MILAN (Reuters) – Nationalist and far-right parties from across Europe held a rally on Saturday, led by Italian Deputy Prime Minister Matteo Salvini, promising to reshape the continent following next week’s EU parliamentary election.
Salvini, who heads Italy’s League party, is confident his newly forged alliance will win a record number of seats at the May 23-26 vote, giving it a powerful voice in how the 28-nation European Union is run over the coming five years.
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However, the gathering in front of Milan’s gothic cathedral was overshadowed by a scandal engulfing one of Salvini’s most prominent allies, Austria’s Freedom Party, whose leader quit on Saturday as government vice-chancellor after he was videoed offering state contracts in exchange for political support.
While the beleaguered Freedom Party had to skip Saturday’s event, parties from 11 countries did show up, including France’s National Rally (RN), Germany’s Alternative for Germany (AfD) and the Dutch anti-Islam Freedom Party (PVV).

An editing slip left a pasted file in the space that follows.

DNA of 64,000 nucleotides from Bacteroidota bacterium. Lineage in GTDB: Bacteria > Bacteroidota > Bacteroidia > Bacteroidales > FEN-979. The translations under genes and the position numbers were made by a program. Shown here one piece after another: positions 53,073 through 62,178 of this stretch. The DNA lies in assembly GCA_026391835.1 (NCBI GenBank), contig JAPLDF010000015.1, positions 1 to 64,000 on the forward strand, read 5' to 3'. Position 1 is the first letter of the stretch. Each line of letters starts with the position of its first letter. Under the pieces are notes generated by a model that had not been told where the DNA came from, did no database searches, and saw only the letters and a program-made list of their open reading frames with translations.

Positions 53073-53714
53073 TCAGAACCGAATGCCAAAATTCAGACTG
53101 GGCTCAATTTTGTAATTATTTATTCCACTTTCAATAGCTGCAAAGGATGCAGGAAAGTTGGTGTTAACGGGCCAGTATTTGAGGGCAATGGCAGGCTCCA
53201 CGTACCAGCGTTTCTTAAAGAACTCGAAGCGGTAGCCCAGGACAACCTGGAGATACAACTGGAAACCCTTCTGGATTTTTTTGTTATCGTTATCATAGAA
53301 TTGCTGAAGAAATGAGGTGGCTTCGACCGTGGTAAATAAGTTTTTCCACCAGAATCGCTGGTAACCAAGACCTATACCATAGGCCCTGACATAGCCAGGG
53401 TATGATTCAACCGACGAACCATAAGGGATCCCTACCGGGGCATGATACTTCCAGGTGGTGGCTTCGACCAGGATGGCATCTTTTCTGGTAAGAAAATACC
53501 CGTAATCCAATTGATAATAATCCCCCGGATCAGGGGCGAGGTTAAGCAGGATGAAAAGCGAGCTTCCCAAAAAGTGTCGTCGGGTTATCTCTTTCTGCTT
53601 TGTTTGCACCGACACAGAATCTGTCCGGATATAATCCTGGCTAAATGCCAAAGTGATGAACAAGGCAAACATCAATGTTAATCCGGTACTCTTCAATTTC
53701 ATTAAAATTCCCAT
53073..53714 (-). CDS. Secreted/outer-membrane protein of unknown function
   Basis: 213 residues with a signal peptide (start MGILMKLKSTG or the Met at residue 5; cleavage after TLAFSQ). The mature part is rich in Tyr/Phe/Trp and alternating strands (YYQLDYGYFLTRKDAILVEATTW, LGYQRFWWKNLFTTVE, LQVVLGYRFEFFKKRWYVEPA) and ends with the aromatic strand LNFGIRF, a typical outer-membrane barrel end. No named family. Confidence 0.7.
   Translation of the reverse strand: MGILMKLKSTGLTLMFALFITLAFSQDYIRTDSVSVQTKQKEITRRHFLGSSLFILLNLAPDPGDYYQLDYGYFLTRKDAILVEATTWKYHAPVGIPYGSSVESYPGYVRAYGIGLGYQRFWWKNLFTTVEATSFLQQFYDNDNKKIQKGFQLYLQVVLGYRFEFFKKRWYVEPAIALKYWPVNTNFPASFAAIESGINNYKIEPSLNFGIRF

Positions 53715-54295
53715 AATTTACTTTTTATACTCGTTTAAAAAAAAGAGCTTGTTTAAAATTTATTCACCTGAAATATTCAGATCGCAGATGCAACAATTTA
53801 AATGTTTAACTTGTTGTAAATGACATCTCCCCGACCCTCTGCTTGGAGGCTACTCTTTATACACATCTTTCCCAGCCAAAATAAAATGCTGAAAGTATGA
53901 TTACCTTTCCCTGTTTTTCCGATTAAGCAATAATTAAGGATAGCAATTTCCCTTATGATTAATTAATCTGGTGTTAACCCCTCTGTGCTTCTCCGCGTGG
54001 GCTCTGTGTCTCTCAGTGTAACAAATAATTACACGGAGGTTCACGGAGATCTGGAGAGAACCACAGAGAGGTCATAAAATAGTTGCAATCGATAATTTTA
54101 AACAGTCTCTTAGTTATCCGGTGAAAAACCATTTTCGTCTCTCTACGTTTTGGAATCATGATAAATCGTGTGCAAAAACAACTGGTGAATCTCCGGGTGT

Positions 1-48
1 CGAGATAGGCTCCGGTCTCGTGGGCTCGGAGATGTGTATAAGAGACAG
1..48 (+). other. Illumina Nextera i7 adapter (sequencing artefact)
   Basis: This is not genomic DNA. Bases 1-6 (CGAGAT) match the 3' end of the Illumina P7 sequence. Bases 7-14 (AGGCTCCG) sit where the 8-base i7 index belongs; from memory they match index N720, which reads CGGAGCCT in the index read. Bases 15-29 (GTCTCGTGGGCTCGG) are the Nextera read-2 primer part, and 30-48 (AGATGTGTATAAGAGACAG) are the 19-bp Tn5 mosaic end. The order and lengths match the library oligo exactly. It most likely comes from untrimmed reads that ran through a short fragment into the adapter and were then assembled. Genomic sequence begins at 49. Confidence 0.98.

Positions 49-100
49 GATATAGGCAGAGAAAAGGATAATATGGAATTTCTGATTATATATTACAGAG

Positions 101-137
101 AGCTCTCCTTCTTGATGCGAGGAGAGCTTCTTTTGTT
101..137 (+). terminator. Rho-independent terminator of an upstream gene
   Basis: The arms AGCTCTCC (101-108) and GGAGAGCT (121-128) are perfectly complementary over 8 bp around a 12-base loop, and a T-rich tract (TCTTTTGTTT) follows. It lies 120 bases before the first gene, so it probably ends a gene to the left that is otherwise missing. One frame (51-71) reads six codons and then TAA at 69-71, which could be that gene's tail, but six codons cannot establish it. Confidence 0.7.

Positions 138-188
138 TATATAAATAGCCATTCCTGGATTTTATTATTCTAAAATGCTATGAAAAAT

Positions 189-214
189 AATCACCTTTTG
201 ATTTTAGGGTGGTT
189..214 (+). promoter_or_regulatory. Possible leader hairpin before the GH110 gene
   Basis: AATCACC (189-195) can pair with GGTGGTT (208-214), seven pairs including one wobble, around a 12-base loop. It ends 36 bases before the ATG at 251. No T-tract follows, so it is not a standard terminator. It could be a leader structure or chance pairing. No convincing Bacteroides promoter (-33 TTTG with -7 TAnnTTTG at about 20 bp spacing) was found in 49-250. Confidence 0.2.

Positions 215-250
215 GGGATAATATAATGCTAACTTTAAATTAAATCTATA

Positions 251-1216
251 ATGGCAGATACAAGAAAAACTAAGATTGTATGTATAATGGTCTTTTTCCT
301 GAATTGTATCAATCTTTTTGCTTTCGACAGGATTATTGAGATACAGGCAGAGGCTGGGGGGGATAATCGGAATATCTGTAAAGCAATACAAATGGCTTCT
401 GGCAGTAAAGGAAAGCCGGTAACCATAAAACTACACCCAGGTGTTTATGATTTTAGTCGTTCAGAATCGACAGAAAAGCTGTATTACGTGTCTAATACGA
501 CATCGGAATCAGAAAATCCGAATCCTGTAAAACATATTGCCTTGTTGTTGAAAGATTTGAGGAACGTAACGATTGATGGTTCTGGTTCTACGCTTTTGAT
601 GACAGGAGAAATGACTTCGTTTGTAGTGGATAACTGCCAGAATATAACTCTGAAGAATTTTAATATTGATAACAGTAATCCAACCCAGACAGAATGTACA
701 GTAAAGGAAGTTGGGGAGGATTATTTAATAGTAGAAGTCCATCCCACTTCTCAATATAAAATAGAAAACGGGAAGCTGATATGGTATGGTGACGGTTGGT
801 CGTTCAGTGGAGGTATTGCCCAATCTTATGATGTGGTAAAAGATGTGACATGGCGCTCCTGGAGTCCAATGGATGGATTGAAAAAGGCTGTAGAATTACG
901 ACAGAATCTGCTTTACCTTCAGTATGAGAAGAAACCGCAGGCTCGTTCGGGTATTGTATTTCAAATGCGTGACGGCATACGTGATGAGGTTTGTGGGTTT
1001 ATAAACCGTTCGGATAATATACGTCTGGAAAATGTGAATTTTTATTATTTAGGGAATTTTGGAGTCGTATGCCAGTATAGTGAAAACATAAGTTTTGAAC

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“This is an historic moment,” RN leader Marine Le Pen told reporters ahead of the rally, held on a cold, wet afternoon.
“Five years ago we were isolated, but today, with our allies, we will finally be in a position to change this Europe,” she said, predicting that the new alliance would be the third biggest group in the next EU parliament, against the eighth spot that the comparable far-right group claimed last time around.
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Recent polls suggest the alliance will actually come fourth, but Le Pen said a number of other parties might eventually join it, including Hungarian Prime Minister Viktor Orban’s...
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